Sarah Kass founded Fabric, a geospatial web platform, for sporting events that transform in-person ... [+] events and experiences by delivering immersive real-time social, gaming, blockchain and augmented reality experiences. Courtesy of Fabric
The Experience Economy, the sale of memorable experiences to customers, is gaining traction. It's when a company intentionally uses its services as the stage, and the products as props, to engage individual customers in a way that creates memorable moments. How do companies keep up with the pace of ever-changing technology to meet the demands of consumers wanting an experience over materialistic items? Fabric, founded by Sarah Kass, is a geospatial web platform for sporting events that transform in-person events and experiences by delivering immersive real-time social, gaming, blockchain and augmented reality experiences. The company's technology allows users to look into the space around them instead of down at their phones, joining others where they are for real-time, location-specific experiences. Kass and her team have raised $4 million in funding, inclusive of a $1.9 million seed raise led by Sapir Venture Partners. Recently, the Fabric team was in Abu Dhabi for the NBA All-Star game. The genesis of Fabric came from Kass' observation of three paradoxes: humans are more interconnected and disconnected at the same time than ever before digitally, we have more access to resources than ever before, yet the wealth gap is significant, and smartphones give people power, but there's less engagement. 'I have the sense that the institutional infrastructure built for the pre-digital world was not serving people in the 21st century,' she explains. 'I decided something big was going on, and I was too small to think about it myself. So what I did was to convene lots of people. In this case, I convened 21 global organizations from the Aspen Institute, the World Bank, Teach for All, SOCOM, and a long list from finance to religion to entrepreneurship... When I came out of it, I realized that what I was really talking about was something that had been diagnosed by other people long before me... a frame of the social fabric.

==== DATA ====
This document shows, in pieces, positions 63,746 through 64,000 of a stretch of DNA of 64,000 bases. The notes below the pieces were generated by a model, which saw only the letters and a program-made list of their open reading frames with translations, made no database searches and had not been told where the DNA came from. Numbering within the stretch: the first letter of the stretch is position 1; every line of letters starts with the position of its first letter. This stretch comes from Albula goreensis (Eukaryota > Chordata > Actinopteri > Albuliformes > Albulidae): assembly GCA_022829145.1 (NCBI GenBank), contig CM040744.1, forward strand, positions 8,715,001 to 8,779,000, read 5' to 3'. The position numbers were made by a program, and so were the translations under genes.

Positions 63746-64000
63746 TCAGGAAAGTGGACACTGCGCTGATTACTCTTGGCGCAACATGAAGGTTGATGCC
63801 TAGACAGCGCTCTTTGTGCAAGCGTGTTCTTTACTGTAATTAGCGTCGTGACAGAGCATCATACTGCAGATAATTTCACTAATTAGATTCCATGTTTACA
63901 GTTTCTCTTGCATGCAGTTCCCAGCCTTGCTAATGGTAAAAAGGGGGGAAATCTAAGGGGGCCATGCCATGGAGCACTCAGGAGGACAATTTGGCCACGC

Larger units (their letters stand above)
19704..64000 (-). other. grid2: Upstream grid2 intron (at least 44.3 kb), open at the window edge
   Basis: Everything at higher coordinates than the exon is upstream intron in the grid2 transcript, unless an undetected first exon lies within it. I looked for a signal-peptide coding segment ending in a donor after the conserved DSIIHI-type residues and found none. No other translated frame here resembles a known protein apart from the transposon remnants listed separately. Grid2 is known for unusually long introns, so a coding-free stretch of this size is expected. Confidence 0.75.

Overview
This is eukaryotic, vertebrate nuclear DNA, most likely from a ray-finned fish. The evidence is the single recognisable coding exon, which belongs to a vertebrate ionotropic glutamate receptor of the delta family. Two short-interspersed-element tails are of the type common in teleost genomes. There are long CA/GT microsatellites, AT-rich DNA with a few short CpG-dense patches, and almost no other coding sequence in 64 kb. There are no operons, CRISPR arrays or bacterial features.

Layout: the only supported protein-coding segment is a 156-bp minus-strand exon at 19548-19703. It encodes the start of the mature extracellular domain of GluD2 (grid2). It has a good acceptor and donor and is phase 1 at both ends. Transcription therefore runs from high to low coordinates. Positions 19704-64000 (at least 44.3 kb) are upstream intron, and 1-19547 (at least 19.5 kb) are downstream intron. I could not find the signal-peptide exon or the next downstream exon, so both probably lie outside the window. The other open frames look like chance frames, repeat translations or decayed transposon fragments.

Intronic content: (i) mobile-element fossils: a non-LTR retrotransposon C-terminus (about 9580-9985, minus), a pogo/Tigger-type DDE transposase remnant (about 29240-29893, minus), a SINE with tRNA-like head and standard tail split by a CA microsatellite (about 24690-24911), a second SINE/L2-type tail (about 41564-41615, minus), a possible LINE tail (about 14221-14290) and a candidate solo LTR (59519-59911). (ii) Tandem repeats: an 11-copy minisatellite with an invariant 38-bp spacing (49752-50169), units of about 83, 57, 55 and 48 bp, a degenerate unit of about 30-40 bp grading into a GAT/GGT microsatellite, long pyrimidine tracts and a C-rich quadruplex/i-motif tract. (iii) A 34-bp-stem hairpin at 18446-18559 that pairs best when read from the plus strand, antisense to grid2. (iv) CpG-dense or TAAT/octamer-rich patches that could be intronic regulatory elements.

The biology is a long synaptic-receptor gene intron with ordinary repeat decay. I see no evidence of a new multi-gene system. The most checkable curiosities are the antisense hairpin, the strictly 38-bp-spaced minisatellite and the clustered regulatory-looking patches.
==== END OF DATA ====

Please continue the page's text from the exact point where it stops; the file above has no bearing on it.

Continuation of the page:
So I began to frame the problem as ‘how do we grow the social fabric? What new infrastructure could propel the growth of social capital in the digital age? Or what new infrastructure would allow us to strengthen the social fabric in today's time when we're walking around with all these phones?''
Sarah Kass and Saul Garlick, cofounders of Fabric, speaking on geospatial web.Courtesy of Fabric After attending Yale, Kass became a Rhodes Scholar and studied at Oxford. She met venture capitalist Ed Cohen, who took the Scholars out for dinner. He planted the entrepreneurial seed for Kass and explained how she could change the world now versus waiting to go to medical or law school. In 1993, the Massachusetts legislature passed the School Reform Act, which established five charter schools, the first in the country. At this time, Kass taught at the inner-city Chicago school she graduated from years prior. She had moved to Boston, and she and another teacher applied to start a charter school. In 1995, their charter school opened.